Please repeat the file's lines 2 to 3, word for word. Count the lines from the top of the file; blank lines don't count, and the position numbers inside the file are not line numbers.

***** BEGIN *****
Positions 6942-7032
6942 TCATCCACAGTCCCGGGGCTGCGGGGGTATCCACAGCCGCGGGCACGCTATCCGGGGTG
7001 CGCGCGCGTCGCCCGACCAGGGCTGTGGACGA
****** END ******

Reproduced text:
6942 TCATCCACAGTCCCGGGGCTGCGGGGGTATCCACAGCCGCGGGCACGCTATCCGGGGTG
7001 CGCGCGCGTCGCCCGACCAGGGCTGTGGACGA